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“Collage Frees Me to Articulate Personal Narratives Using Materials That Have Been Created By Others”: lyric r. cabral on Sound and Image

In April, as we began to put together the Summer, 2020 issue of Filmmaker, we asked directors, cinematographers, editors and other film workers to send us their thoughts on the quarantine and their own creative lives. The responses printed here were collected from April through mid-June — personal statements that speak variously to individual filmmaking practices, films halted mid-production, politics, art and life. Read all the responses here. — Editor

At the time of this writing, I’ve spent 100 days in self isolation and have largely stayed inside/close to my Los Angeles home. My creative expressions have been drastically tempered by COVID-19, as it is unsafe to engage in the documentary practices that sustain me. For the past 16 years, I have habitually embedded in the lives, geographies and intimate spaces of strangers to create films and photographs. Much of my creative language is interpersonal, as I am inspired by individuals and their complexities. The pandemic has caused me to reevaluate and recalibrate the foundations of my documentary work and to cultivate creative expressions that are more dependent on self.

I spend a lot of time researching visual and music archives, digging in the crates to discover new things that interest me. I collect vintage Black magazines and printed ephemera—during isolation, I have acquired many items through the mail. Using this curated body of images, I have ritualized a practice of paper collage. Collage frees me to articulate personal narratives using materials that have been created by others. Through a process of image sorting, cutting and combination, I work to assemble disparate elements into a cohesive story. In many ways, the process mirrors editing a documentary and is a personal exercise in reimagining narrative constructions. I enjoy experimenting with paper collage technique as I move to incorporate this visual aesthetic within my films.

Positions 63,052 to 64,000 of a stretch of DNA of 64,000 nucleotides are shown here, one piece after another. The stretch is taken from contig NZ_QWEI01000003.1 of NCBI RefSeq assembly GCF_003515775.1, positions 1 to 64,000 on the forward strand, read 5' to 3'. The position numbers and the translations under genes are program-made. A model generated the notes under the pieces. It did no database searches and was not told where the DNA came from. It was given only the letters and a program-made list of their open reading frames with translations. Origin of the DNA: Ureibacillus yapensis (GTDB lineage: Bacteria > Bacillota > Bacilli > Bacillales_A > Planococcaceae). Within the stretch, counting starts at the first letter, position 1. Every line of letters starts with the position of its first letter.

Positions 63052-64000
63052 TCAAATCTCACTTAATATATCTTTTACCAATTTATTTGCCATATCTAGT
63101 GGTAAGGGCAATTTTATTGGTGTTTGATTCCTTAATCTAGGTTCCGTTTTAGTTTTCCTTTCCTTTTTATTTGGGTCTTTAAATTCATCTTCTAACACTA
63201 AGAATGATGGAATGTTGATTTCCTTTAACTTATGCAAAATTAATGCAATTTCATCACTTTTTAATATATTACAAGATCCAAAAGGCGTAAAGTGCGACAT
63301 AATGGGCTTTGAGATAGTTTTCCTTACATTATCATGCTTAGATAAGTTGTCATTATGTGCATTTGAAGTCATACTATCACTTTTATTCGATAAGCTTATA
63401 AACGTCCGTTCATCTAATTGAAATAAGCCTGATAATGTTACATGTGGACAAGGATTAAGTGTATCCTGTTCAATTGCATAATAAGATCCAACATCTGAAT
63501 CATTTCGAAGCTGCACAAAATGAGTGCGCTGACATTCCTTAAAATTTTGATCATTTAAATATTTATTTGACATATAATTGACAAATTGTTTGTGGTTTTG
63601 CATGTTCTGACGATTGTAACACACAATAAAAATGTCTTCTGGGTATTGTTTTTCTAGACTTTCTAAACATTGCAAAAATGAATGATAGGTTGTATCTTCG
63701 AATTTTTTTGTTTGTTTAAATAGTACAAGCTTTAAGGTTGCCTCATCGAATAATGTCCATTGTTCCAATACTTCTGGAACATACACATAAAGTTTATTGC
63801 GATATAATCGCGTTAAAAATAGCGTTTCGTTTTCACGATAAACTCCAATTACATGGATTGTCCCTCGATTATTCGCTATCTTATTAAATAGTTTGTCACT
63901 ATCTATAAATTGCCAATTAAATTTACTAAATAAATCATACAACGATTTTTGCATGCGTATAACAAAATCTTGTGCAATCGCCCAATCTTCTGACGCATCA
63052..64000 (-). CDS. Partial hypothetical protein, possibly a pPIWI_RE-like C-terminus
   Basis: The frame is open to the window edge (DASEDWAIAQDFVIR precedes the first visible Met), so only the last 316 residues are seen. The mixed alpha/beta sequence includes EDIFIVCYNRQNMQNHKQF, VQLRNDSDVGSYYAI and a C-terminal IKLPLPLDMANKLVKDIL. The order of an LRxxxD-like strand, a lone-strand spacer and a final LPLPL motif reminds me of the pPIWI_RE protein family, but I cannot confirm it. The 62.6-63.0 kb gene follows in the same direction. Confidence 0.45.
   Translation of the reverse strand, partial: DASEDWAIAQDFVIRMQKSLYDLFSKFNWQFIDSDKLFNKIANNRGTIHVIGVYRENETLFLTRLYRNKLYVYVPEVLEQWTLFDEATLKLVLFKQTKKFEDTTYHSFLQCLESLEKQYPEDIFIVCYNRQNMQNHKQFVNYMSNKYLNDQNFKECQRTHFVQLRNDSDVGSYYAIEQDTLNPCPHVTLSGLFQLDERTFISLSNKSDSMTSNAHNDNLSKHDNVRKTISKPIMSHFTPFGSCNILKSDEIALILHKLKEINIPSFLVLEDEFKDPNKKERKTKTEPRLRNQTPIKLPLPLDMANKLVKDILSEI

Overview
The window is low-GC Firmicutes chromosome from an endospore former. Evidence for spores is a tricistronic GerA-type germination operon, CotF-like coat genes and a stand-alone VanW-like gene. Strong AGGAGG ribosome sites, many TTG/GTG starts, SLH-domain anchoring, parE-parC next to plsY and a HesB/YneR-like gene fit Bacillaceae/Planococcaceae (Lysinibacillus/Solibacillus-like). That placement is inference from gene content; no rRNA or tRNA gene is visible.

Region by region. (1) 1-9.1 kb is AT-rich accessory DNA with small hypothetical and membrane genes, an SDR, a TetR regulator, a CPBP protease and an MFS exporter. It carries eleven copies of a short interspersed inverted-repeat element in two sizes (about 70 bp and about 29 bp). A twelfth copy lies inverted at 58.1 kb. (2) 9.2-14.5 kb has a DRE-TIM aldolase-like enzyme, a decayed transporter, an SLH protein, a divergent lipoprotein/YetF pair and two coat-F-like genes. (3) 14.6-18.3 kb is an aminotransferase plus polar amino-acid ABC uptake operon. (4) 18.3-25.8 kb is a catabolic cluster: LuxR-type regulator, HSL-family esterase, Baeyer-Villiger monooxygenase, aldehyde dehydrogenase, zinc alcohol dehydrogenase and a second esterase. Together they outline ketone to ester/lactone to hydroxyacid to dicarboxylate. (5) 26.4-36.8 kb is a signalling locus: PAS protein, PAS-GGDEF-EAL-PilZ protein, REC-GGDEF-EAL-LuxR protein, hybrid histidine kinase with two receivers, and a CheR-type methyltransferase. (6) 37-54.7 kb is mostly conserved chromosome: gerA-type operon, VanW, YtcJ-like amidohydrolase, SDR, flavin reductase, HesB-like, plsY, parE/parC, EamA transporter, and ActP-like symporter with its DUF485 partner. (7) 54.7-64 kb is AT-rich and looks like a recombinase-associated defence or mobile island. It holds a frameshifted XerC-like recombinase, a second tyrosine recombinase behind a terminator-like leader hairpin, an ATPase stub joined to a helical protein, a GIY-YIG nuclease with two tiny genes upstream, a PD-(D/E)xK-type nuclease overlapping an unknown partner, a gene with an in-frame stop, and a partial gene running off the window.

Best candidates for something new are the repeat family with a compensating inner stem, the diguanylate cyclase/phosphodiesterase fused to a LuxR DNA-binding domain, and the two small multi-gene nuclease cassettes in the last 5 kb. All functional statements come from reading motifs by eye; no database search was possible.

Music has been a source of respite during the pandemic, and I have enjoyed discovering, and immersing myself in, new frequencies of sound. In particular, I have been studying the sonic landscapes of East Africa, tuning my ear to instrumentation and rhythm. Music is a critical element of my storytelling, and I study sound archives in consideration of visual pairings. Music for me often triggers synesthesia, as I associate strong visuals with certain sounds. Collaging music is thus critical to my process, as it helps me to draw connections between disparate images and representations. As I deepen my knowledge of soundscapes, I am thinking about film scoring and how music will best collaborate with my current film projects.

lyric r. cabral is an Emmy Award–winning filmmaker and artist based in Los Angeles.

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